News reaches us that Minoxidil has turned up at the heart of a trial investigating a greyhound race in the UK. We look closer…

 

Minoxidil

Minoxidil has been around for a long time and has featured in countless articles on these pages. As one of only two FDA approved hair loss medications on the market it has become a go-to product for many hair loss sufferers.

It was developed by a company called Upjohn, later to become part of Pfizer, in the late 1950’s with the intention of treating ulcers. Around 200 variations of the compound were produced and eventually, in 1979, one of them would be approved by the FDA as an oral tablet to treat high blood pressure.

Later they would receive permission to test the drug for its efficacy in treating hypertension. In the second of two studies they noted unexpected hair growth in the number of the study patients… and the rest is history. It would take until 1988 for the FDA to approve minoxidil as a hair loss treatment, though by then the study results were already seeing many doctors supplying it off-label to their patients suffering with hair loss. Three years later, in 1991, the product would also be approved for women in a landmark moment… it remains the only FDA approved hair loss product available to women.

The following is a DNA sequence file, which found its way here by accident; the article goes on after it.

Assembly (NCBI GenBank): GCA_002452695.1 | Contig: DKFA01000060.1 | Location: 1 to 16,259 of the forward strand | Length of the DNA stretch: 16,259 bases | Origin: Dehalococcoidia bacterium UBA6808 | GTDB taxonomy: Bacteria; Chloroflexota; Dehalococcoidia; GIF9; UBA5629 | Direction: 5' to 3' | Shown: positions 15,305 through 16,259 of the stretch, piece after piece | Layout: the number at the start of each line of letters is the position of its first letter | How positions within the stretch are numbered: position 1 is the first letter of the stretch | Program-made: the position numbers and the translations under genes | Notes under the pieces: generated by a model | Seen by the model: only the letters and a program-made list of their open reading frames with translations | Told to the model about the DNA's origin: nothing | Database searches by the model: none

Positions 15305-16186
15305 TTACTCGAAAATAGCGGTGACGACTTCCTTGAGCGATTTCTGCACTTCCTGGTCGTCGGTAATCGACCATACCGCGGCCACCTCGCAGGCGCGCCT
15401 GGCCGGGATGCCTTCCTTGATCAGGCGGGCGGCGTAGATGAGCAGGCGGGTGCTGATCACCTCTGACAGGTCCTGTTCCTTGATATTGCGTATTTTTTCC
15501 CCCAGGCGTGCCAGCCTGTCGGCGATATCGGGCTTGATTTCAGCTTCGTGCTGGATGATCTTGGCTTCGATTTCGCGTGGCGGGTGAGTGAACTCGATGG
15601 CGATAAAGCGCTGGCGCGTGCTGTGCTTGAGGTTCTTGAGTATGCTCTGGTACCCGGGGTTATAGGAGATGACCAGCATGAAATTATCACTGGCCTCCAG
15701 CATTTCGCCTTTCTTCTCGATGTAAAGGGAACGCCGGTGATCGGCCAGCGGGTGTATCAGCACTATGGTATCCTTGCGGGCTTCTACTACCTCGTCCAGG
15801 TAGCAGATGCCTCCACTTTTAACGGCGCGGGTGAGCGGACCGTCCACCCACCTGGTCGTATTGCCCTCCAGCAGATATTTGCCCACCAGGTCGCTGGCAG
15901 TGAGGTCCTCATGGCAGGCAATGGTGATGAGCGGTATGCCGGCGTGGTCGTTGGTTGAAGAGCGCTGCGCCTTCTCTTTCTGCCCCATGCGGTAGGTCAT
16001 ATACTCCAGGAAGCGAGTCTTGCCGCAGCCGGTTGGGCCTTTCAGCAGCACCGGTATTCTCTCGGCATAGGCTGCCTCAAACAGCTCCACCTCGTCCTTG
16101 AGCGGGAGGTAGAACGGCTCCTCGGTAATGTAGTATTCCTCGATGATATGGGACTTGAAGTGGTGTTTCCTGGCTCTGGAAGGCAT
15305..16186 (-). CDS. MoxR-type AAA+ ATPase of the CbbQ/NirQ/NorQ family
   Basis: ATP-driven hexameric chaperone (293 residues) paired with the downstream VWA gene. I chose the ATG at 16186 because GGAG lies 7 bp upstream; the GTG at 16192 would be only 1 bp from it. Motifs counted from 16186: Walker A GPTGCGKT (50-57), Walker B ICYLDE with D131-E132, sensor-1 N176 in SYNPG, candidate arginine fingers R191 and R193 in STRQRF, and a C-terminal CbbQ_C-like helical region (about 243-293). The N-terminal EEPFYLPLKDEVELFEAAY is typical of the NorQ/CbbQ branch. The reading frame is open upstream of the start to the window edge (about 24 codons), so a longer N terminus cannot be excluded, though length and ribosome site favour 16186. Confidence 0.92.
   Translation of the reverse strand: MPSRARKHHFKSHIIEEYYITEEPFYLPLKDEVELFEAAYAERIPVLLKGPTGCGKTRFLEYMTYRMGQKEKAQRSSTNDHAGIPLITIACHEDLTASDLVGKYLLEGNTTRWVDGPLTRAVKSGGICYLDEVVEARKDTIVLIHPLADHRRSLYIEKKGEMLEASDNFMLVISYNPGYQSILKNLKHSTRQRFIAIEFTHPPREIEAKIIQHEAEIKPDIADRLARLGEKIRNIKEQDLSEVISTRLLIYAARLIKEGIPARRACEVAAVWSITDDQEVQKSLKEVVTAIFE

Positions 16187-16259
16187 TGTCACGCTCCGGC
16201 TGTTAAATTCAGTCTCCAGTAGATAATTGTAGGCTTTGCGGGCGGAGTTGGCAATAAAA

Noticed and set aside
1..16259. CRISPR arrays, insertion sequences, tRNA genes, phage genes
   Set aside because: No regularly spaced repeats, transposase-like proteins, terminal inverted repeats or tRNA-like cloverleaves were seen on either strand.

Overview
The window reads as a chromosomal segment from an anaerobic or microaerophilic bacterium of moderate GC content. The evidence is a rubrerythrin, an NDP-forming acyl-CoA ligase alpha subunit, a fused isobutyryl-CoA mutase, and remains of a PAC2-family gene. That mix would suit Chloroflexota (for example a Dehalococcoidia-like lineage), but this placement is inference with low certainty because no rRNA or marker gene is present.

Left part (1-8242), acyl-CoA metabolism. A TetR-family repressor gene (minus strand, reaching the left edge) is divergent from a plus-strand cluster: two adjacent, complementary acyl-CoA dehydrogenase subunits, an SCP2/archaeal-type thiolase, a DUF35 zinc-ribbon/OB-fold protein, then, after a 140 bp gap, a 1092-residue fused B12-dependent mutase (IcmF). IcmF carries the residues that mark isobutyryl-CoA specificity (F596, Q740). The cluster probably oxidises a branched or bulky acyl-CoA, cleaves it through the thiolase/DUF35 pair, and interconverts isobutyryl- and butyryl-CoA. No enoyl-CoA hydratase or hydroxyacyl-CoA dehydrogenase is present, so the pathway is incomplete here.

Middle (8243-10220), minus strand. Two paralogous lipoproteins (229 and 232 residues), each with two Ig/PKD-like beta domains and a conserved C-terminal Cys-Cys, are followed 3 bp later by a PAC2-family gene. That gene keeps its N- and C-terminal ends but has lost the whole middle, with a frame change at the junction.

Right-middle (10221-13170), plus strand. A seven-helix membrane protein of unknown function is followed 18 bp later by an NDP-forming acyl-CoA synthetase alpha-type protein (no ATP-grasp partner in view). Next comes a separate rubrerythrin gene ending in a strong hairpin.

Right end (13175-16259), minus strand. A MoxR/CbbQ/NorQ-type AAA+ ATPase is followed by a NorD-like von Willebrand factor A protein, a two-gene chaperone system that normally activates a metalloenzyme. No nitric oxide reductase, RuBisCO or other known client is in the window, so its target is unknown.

Hair For The Dog

Despite being familiar with the development history of minoxidil, which has seen it used in a variety of ways,  we were surprised to learn that it can be used as a performance enhancer for greyhounds. Apparently, according to the Greyhound Board of Great Britain, who certainly sound like they should know, it has a stimulating effect on the heart and can therefore affect a greyhound’s performance and prejudice its well-being. 

It came to our attention when an owner, Derek Ogden, was bought before the Board accused of deliberately doping his hound, Donnington Lady, with minoxidil prior to a race. No doubt their attention was drawn when the hound, a rank outsider at 7/1, absolutely romped home to win by 6 lengths.

Derek the owner had claimed the dog became contaminated through contact with another hound he had deliberately given the drug to. The Board were having none of it and found against him, delivering a fine of £1500 and a severe reprimand.

HIS Hair Clinic

Derek the owner would have to have bet over £200 to have made a profit  on the deal, given the scale of his fine. Just some food for thought. It was the minoxidil reference that caught our eye, not whether it is possibly profitable to dope greyhounds even if you’re caught. We find it interesting that it was developed for use in humans to potentially decrease blood pressure, but in fact it can turn an ordinary greyhound into a four-legged Usain Bolt. Strikes us as strange, no wonder it can put hairs on some people though.

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By Ian Watson

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